Well, hello folks and welcome again to the podcast and I'm so glad for you to get to know Caroline Vogel and Billy Daniel, who are friends of mine from my work in the Episcopal Church. But welcome Caroline and.
Caroline: Thank you. Thank you. Thanks for, thanks for having us. We're excited to be on your podcast.
Gordon Brewer: Yes.
And as I start with everyone, why don't you tell folks a little bit about yourself and how you've. Landed where you've landed. Mm.
Billy: You should go first.
Caroline: Okay. So, so I'm Caroline and I'm an Episcopal priest serving in Knoxville, Tennessee at Church of the Ascension. Billy and I actually serve there together.
Um, I serve as the associate priest for, um, adult formation and we started a new center called, uh, spirit Two Snacks, which is a center for spiritual learning and. Um, we're offering a variety of things, including retreats and, uh, teaching people about different spiritual tools. And one Sunday night we get together and breathe together.
Mm-hmm. . Um, we have a Celtic service and a, um, a book study each month. So we're just doing a, a lot of different kinds of things to help people experience community. Around, uh, their spiritual lives. Mm-hmm. , um, maybe especially those that, uh, Sunday morning's not quite working for them anymore or not working so well.
Gordon Brewer: yeah, yeah.
Billy: So, yeah. So I'm Billy Daniel. I'm the, uh, rector at Church of the Ascension in Knoxville, Tennessee. I've been here for all of eight. And I am an Episcopal priest and, and grateful to serve here in Ascension and, and to be a part of a lot of the stuff that we are doing. And so, as Caroline mentioned, she's the director of Spirit two Snots, which is a new initiative, uh, that we started in March, maybe June, June.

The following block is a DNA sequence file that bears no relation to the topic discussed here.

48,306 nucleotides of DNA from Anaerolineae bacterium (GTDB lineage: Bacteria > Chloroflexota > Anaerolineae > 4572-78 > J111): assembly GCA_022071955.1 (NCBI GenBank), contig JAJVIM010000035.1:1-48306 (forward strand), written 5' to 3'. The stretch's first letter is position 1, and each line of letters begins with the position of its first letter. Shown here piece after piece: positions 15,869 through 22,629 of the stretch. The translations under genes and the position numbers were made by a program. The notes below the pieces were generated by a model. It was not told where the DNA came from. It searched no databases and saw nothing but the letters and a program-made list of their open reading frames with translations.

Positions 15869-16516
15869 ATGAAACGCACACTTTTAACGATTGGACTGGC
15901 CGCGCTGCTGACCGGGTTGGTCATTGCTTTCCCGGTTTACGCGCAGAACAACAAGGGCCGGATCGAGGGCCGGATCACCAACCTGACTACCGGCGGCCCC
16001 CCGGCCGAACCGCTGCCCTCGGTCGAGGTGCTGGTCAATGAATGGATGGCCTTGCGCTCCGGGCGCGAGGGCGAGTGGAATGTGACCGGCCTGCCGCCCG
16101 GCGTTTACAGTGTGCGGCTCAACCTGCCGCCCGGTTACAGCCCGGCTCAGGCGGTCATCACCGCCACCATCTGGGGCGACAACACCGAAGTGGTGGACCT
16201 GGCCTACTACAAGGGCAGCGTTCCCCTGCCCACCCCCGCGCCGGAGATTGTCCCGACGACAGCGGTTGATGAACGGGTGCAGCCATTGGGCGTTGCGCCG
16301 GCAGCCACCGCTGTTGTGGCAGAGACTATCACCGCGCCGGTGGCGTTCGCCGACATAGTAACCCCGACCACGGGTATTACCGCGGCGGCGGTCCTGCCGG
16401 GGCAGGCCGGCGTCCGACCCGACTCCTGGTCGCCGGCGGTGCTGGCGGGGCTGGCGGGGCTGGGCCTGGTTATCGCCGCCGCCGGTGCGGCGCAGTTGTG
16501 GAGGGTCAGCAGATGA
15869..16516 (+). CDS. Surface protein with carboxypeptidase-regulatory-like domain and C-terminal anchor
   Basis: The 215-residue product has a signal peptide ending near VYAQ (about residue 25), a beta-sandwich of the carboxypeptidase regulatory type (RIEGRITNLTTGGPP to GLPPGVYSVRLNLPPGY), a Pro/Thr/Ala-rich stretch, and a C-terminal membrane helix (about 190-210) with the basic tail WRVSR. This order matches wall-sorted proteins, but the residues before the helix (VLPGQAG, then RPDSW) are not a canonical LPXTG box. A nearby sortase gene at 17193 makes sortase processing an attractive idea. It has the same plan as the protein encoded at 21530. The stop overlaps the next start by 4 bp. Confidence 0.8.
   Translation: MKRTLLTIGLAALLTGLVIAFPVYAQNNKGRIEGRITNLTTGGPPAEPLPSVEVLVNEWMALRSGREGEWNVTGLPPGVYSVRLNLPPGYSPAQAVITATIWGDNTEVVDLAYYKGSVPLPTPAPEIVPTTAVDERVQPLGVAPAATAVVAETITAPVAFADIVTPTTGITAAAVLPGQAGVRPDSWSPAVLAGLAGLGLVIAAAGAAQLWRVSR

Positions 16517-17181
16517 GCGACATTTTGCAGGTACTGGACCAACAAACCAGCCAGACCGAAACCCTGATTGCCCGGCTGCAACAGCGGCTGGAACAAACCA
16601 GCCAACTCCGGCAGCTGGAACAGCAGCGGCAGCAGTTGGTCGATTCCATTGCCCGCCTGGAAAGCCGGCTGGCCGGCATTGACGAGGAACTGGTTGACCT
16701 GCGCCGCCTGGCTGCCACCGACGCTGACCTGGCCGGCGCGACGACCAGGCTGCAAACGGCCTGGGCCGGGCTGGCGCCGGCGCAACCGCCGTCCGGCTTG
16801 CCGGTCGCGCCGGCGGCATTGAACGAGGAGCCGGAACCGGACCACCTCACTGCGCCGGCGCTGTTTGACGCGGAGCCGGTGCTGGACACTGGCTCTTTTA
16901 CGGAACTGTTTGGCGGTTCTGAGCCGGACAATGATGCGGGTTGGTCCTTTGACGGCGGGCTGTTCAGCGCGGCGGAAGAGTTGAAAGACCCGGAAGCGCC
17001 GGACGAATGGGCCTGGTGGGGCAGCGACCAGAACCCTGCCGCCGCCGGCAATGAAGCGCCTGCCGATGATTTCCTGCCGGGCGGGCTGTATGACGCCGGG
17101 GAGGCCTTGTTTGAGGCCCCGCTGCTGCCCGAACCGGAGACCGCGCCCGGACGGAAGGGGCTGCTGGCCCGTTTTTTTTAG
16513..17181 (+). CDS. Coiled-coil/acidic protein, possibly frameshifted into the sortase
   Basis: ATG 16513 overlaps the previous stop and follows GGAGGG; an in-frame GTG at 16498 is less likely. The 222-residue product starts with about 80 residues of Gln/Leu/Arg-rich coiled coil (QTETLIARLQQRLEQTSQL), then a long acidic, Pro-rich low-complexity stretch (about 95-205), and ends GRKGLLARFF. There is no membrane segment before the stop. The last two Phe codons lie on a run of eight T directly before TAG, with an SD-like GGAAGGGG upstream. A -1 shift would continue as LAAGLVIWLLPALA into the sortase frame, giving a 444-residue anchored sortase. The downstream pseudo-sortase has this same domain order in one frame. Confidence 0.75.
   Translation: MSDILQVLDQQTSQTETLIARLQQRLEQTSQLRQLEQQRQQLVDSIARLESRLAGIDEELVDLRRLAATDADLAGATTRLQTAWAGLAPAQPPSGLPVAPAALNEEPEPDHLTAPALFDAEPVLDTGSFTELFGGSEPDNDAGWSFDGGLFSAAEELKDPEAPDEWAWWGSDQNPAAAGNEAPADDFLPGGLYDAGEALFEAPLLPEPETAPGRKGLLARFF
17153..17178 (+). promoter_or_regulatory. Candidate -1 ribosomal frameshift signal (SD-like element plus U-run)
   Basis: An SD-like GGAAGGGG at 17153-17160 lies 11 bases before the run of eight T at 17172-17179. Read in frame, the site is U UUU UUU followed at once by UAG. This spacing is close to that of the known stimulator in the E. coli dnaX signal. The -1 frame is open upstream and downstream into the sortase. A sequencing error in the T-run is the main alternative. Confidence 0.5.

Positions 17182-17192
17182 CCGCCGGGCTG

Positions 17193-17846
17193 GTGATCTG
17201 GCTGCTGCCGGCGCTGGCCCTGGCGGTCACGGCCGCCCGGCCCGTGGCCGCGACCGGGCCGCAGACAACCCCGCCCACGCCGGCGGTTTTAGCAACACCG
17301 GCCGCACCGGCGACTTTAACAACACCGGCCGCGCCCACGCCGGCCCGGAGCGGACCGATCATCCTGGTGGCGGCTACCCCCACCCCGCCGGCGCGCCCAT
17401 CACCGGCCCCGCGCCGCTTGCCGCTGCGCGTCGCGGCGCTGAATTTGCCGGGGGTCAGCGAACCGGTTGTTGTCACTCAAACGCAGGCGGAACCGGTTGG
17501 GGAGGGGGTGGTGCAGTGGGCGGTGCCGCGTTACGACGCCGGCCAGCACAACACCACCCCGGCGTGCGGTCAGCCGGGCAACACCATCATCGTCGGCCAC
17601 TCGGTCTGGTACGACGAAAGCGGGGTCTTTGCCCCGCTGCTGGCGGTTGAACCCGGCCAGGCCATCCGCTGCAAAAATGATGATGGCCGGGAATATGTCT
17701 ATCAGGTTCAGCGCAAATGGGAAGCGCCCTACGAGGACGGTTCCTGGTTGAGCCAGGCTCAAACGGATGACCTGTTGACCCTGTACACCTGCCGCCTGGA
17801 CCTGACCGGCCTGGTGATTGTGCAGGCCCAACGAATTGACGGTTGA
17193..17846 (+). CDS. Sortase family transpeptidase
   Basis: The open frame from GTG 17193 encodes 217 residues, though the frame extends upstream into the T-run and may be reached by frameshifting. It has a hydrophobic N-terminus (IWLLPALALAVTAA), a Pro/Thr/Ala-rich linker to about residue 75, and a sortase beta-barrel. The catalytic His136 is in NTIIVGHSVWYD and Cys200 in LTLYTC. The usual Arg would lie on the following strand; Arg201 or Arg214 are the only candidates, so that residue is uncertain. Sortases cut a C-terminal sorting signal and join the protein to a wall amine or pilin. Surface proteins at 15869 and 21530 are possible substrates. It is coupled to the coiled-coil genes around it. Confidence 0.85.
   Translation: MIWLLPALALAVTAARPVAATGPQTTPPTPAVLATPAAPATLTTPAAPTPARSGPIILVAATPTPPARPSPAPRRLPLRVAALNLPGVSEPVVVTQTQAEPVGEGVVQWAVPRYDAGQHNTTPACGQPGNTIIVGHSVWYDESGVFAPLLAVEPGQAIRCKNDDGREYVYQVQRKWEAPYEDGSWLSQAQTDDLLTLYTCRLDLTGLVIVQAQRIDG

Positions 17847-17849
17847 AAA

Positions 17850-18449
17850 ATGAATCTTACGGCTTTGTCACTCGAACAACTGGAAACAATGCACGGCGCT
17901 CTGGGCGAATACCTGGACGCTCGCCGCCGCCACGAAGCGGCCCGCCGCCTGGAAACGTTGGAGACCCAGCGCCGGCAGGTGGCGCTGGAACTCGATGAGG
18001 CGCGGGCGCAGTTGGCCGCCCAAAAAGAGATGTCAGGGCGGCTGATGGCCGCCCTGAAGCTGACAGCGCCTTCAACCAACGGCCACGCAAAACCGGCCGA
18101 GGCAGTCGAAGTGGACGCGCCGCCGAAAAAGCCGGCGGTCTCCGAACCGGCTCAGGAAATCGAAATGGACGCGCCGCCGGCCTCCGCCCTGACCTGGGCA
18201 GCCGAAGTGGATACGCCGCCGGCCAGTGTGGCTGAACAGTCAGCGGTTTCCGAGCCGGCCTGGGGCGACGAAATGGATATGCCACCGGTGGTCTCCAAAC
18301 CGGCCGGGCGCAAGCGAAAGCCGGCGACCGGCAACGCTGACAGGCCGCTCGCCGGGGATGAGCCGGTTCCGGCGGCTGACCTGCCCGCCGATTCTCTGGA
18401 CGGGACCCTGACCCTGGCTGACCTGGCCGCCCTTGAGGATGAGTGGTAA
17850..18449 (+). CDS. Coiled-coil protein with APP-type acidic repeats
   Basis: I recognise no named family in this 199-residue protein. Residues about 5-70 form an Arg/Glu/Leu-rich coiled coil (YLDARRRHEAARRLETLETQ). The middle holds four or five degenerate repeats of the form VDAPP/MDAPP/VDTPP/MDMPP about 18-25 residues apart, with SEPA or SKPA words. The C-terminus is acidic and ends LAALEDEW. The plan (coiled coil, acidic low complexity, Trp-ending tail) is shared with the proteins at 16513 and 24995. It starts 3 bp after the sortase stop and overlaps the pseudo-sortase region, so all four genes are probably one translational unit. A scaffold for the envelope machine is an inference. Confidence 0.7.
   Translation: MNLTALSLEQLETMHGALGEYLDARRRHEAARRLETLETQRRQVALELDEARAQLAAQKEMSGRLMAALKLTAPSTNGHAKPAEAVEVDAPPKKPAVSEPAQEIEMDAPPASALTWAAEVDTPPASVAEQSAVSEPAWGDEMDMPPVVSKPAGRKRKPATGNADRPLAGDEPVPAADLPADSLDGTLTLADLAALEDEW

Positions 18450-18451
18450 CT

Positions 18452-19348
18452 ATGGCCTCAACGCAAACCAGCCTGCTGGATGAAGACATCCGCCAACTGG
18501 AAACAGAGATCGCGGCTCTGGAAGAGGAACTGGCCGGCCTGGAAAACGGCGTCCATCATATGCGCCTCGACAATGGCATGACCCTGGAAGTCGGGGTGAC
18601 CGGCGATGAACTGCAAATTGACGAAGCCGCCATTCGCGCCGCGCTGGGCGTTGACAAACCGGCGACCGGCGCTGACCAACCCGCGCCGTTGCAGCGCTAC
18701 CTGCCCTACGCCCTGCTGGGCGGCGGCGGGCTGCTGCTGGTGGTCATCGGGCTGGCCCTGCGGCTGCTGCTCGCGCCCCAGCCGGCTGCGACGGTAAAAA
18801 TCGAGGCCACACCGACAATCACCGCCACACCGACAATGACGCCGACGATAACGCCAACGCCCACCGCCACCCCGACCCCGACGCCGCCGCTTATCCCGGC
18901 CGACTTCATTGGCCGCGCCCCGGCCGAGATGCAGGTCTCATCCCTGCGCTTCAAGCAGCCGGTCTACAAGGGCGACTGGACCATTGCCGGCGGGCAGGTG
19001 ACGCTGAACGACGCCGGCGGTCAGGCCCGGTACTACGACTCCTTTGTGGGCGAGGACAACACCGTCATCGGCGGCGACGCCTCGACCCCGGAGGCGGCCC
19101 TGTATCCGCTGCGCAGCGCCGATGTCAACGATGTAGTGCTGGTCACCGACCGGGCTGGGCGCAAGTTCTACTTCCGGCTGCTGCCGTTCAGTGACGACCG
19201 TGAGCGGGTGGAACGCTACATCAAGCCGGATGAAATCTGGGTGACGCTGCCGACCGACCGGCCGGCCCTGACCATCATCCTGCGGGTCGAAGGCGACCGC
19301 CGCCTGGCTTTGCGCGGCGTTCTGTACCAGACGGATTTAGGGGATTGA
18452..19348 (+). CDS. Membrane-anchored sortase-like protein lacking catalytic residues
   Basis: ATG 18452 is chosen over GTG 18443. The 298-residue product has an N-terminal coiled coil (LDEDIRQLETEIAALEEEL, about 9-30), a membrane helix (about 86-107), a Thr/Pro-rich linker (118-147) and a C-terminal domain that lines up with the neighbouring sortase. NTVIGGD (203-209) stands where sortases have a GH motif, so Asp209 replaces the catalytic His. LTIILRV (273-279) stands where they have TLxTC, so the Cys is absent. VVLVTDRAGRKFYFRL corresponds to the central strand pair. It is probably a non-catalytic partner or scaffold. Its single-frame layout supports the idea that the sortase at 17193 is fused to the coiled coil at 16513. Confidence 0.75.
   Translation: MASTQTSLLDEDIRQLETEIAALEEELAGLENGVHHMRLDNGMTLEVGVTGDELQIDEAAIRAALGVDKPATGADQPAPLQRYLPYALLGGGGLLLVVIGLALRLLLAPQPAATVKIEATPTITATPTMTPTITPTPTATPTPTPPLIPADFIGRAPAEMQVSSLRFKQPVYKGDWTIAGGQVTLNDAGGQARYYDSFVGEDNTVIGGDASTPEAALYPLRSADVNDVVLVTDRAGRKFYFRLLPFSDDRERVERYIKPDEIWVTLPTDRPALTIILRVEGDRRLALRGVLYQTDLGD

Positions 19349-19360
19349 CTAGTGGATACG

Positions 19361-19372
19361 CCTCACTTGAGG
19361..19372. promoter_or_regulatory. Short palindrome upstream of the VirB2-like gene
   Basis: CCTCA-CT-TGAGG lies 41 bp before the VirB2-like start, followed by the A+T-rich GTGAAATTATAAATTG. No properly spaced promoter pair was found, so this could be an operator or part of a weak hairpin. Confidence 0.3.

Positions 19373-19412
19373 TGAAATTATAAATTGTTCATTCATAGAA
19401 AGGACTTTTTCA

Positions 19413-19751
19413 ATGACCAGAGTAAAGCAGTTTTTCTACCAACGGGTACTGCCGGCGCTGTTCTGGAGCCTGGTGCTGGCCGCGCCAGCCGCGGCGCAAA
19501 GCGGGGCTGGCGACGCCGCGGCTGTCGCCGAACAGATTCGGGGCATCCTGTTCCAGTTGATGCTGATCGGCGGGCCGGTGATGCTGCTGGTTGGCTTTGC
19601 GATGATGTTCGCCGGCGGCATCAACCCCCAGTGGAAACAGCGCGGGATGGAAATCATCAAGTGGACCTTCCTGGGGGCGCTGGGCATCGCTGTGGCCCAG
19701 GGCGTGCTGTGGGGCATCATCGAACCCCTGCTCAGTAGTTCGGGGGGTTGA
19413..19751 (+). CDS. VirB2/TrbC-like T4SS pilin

June. It was June. June. And, and there. What we're trying to do in Ascension is really make space for people to, um, reimagine what the church is and, and how they can be part of it and connected to it so that they experience. Um, a new way of living out their spiritual life and connecting with God. And, and part of that's through initiatives like Spirit Two, snots Others is something I'm fond of saying is, um, Ascension as a seminary for the city, which is really a, um, a fancy way of saying that we are a space that cultivates.
Um, a certain kind of soil that enriches the community, the lives of those around us, so that we foster growth all over. And, and so I'm grateful to be there and it's, it's good work that we're doing. And so thanks for having us here on the podcast.
Gordon Brewer: Yes, it's really needed work and just bringing, getting people to think about their spiritual lives in maybe a much different way.
Yeah. That's it. Mm-hmm. . Yeah.
Okay. Is that good to, just for the intro? Yeah. That's good. Mm-hmm. . Okay.
Caroline: Okay. So now we'll do the body.
Gordon Brewer: Okay. Okay.
Billy: So we'll, um, how do we wanna start? We gonna start it as a
Caroline: Why don't, Hmm.
Why don't we, why don't we start by talking, although, how would that work for your podcast if we're talking about, well, spiritual practices of kindness and compassion?
Gordon Brewer: Yeah, we can. Well, we can. You know what we can do? I'm not sure exactly. My mine is very conversational. Yeah, yeah, yeah. Yeah. And so I think it'll work in that.
Billy: fabulous. So maybe we do, um, a separate little piece. Mm-hmm. where we talk about where we do, we kind of already do that.
Caroline: We kindness and compassion.
Billy: Yeah. I dunno what you're. I'm just thinking, do we need a separate set of, well,
Caroline: why don't we do the, why don't we just have the conversation and I think we'll know what we need after we have the conversation.
Gordon Brewer: Mm-hmm. . Great. Yeah.
Caroline: So I'm so excited to have this conversation today about kindness and compassion. Mm-hmm. and, um, Gordon, let's, let's start with you. Yes. Um, since you have a whole podcast on kindness and compassion, how did you get interested? Um, what, why, why a podcast on kindness and compassion.